Monday, July 31, 2017

Esther’s Threadtail

Esther’s Threadtails are tiny, but beautiful damselflies that live in southern Central America and northern South America. Males hover over quiet streams. Finding dragonflies that someone else spotted was often challenging. “Its on the leaf over the rock,” was all fine and good—except if the stream is strewn with rocks. Our guides used laser pointers to indicate the approximate location of our quarry. The guides, gentle readers, were careful not to directly point a laser beam at an individual animal.

Sunday, July 30, 2017

Fiery-eyed Dancer

Fiery-eyed Dancers flitted about the Calle Loros stream, landing on rocks and on stream-side vegetation. They are a neotropical damselfly, ranging from Colombia, north through Central America and Mexico into Arizona, with a few records in New Mexico and Texas. They prefer shallow, rocky streams. Erika and I were awestruck with their beauty, portending exciting dragonflies to come in our Costa Rican adventure.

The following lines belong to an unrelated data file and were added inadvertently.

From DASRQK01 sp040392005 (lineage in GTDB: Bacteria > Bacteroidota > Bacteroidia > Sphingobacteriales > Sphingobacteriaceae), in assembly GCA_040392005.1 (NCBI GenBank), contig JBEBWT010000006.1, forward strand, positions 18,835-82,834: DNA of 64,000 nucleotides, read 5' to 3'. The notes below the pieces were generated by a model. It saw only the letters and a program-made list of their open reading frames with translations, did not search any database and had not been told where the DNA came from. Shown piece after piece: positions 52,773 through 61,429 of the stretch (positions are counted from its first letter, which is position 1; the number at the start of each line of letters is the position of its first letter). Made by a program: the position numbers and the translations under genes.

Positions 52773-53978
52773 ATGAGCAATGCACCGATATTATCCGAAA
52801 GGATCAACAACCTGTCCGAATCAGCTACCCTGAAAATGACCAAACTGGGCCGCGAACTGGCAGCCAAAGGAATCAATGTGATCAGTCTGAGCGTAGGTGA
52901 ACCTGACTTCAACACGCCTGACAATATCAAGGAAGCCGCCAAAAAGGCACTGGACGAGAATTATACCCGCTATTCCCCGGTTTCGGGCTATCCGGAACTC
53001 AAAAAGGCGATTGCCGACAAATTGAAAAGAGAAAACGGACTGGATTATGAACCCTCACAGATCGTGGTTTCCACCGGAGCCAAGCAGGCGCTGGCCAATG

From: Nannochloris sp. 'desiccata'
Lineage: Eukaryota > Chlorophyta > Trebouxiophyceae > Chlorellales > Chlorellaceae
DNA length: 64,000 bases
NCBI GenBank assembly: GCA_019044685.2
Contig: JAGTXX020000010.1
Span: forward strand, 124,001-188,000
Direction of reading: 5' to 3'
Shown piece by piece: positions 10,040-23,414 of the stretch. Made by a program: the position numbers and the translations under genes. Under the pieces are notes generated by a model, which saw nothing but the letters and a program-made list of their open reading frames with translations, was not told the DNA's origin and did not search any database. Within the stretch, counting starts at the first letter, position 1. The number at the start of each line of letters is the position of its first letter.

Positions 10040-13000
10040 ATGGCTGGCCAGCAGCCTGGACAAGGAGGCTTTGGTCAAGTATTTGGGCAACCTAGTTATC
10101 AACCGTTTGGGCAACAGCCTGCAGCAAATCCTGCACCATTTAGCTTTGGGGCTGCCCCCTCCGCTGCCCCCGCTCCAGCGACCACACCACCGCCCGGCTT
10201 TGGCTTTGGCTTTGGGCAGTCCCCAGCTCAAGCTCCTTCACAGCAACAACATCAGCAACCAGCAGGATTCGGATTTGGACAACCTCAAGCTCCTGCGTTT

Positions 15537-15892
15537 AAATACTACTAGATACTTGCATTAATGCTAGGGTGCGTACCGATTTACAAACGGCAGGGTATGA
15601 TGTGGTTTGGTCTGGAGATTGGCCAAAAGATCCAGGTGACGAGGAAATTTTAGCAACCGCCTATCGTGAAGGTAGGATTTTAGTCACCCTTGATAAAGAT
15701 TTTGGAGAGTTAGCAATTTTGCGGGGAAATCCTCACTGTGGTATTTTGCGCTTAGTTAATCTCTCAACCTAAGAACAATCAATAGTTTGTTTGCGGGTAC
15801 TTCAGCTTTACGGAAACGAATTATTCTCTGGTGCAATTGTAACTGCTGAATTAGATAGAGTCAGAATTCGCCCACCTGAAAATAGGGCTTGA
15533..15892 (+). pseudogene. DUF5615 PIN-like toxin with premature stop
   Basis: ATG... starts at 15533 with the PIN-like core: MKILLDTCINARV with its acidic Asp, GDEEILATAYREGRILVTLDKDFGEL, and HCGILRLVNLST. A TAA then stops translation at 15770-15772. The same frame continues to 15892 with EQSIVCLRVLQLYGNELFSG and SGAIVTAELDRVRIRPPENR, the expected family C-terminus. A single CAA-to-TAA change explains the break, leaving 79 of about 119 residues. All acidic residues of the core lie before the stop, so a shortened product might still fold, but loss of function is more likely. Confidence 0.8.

Saturday, July 29, 2017

Smoky Rubyspot

Arriving at the small stream along Calle Loros in Alajuela Province, Costa Rica, we found our first Odonata. Several Smoky Rubyspots perched along the stream. I was aware of this damselfly, even through it was new to me. It ranges across Mexico and Central America into the southeastern United States, north to northern Illinois, southern Wisconsin, and Iowa. In the United States, males perch along shady pools. Females are not found near water unless they are mating. Our Costa Rican Smoky Rubyspots appeared to behave in the same way.

Friday, July 28, 2017

Gartered Trogon

On the morning of 2 July, we piled into our bus and headed towards the Pacific Coast southwest of San Jose. Along the way we stopped at a small woodland. We walked along a muddy track to a stream, where we searched for dragonflies. Slipping and sliding along the path, we spied a Gartered Trogon.